Comment: First, I did not dispute the fact that the Constitutional Court can give all the reliefs that the High Court can provide. The issue was about where one can get an effective remedy, which in this instance would have meant a decision that arrests the process initiated by ECZ or stops an administrative action from being implemented, one whose consequence would have been the removal from the existing register of people who may not have the opportunity to register again before the general election In any case, the ECZ’s decision to abolish the permanent register rather than updating it, as required by law and as has been done in each election since 2005 when it was first created, violated a parliamentary statute, particularly the Electoral Process Act Number 35 of 2016, not Zambia’s constitution. This type of violation is typically a cause of action for judicial review.
Second, I never discussed the merits of Kasonde’s arguments in her petition before the Constitutional Court nor questioned the wisdom of using an organisation as the litigant to defend the right to vote. My rebuke of her conduct in 2020 rested solely on her demonstrated poor judgement on a very specific issue: the previously cited amendment to the original cause of action that she raised in the Constitutional Court, which had profound adverse consequences. Strategically, and given both the record of the court that she approached on that specific issue and the wider political climate within which the Judiciary is operating in Zambia today, her action was ill-advised. It is not enough to go to court. One must have a clear strategy behind the choice of the level of court approached.
The ECZ’s admission that the government had not provided it with sufficient funds for voter registration implies that the exercise was not going to be completed to the best satisfaction of even the Commission itself. What does this mean in political terms? That stopping these administrative actions would have contributed to eliminating possible electoral violence and guaranteeing a credible electoral process. What was at issue was the need to move with speed to prevent the electoral commission from going ahead with its intended actions. The rest of the constitutional questions could have been raised separately or later. This is why the judicial review option in the High Court was important to securing urgent interim reliefs that could have halted the ECZ’s plots. If this remedy is so readily available in the Constitutional Court, why has Chapter One Foundation failed to secure it? A petition in any court is successful to the litigant only when they have achieved their objective. Now that the new voters’ register has been produced and thousands of people have been disfranchised, can Kasonde and her organisation declare that they have achieved their objective of going to court to make that specific amendment?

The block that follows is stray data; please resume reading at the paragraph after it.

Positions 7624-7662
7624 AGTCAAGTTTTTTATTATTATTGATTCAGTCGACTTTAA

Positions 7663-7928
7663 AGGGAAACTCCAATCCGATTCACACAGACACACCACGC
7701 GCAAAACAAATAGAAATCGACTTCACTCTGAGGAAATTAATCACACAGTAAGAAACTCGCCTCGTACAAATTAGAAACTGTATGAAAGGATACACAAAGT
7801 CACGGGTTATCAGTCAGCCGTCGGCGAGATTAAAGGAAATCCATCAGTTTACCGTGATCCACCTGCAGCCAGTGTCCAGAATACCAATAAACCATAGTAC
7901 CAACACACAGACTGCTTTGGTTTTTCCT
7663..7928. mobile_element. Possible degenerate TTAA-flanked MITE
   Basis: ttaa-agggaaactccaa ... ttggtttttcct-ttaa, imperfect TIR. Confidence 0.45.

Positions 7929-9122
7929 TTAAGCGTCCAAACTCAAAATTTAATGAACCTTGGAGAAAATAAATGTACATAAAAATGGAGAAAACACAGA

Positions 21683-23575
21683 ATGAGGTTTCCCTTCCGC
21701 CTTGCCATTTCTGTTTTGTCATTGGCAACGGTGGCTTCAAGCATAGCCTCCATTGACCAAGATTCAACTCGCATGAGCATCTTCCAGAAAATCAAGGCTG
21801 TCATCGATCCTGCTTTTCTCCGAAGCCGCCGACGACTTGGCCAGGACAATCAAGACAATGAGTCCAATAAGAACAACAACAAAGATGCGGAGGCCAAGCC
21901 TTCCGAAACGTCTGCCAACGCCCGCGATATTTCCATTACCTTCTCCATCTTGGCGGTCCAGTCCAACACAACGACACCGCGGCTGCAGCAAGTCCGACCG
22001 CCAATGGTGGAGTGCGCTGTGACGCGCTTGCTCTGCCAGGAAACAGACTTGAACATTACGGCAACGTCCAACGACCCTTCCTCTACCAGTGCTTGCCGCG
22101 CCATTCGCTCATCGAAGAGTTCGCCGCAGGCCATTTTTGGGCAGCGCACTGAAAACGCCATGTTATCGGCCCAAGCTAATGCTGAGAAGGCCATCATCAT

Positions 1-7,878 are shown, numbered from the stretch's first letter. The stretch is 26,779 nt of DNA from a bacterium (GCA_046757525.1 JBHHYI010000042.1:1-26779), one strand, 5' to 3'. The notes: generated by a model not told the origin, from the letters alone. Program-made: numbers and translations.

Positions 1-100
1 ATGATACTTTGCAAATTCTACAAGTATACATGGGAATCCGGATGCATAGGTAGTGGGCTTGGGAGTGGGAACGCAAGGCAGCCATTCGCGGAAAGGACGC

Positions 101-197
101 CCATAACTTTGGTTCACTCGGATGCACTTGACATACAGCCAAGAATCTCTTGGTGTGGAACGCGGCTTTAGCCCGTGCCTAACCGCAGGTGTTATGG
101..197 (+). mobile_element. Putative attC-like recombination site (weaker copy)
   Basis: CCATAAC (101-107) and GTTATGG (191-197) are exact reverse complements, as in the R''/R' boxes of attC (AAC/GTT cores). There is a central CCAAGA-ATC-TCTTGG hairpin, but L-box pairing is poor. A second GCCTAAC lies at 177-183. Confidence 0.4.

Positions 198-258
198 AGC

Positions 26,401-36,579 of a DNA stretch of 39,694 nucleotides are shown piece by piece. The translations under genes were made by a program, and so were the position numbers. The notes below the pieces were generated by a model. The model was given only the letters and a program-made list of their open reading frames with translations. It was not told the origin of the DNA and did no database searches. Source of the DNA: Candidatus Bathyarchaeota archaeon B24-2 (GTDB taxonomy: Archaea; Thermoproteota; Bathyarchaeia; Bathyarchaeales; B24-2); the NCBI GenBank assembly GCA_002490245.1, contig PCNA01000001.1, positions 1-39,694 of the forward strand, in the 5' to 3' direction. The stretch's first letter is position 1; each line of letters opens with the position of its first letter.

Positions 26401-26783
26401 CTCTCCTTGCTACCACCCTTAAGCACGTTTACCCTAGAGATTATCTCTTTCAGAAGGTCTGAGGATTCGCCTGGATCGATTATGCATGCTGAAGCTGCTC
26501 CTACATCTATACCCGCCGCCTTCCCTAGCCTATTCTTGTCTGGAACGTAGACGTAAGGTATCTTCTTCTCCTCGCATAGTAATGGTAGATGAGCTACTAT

The board of Chapter One Foundation again: “One of the advantages of having an action declared unconstitutional by a court of law is that the action that is subject of the petition will be rendered null and void; meaning that the action being challenged will no longer be legally binding. Also, as a court of first and final instance, taking the matter to the Constitutional Court was the quickest way of ensuring that the issues were determined before the 2021 general elections. Cases in the High Court are subject to appeal which may delay the determination of the case.”
Comment: In this paragraph, one sees the naivety and poor judgement that may have guided Kasonde’s actions when making the specific amendment to the Constitutional Court. If the board and Kasonde had familiarised themselves with the current practice and precedence coming from the Constitutional Court, they would have known that even the declaration of an action or decision as unconstitutional does not translate into the reversal of such an action or decision. The recent case of former Roan constituency MP Chishimba Kambwili is illustrative here. In this matter, the court confirmed that if a horse has already bolted, it is too late for it to intervene. Despite finding that the Speaker of the National Assembly Patrick Matibini acted unconstitutionally when he declared Kambwili’s parliamentary seat vacant, the Constitutional Court refused to grant the ex-lawmaker the relief that he had asked for: “a declaration and order that the ruling of the Speaker dated 27 February 2019 is null and void ab initio.”
By refusing to invalidate the Speaker’s action, the Court sanctioned the violation of the Constitution and commission of an illegal act contrary to the express provisions of the Constitution in Article 1(2), which states that “an act or omission which contravenes this Constitution is illegal.” In effect, the Constitutional Court sanctioned the illegality and gave an incentive to the Speaker of the National Assembly, or any other public official, to breach the Constitution with impunity. It does not help that the Court referred to the fact that another MP had been elected to replace Kambwili as potentially creating a constitutional crisis. This position communicates the idea that unlawful violation of the Constitution is fine – one must simply act fast enough and secure their unlawful position in a manner that would cause political disruption before the court renders its judgment. The court would then tailor its decision to accommodate the illegality, thereby undermining the supremacy of the Constitution. Given this very recent history, what possible relief is the board of Chapter One Foundation expecting to get from the ConstitutionalCourt, realistically speaking? Are they serious when they say that “One of the advantages of having an action declared unconstitutional by a court of law is that the action that is subject of the petition will be rendered null and void”? Is the board of Chapter One Foundation seriously expecting the court to render the action of ECZ as unconstitutional and declare that the commission must restart the voter registration process?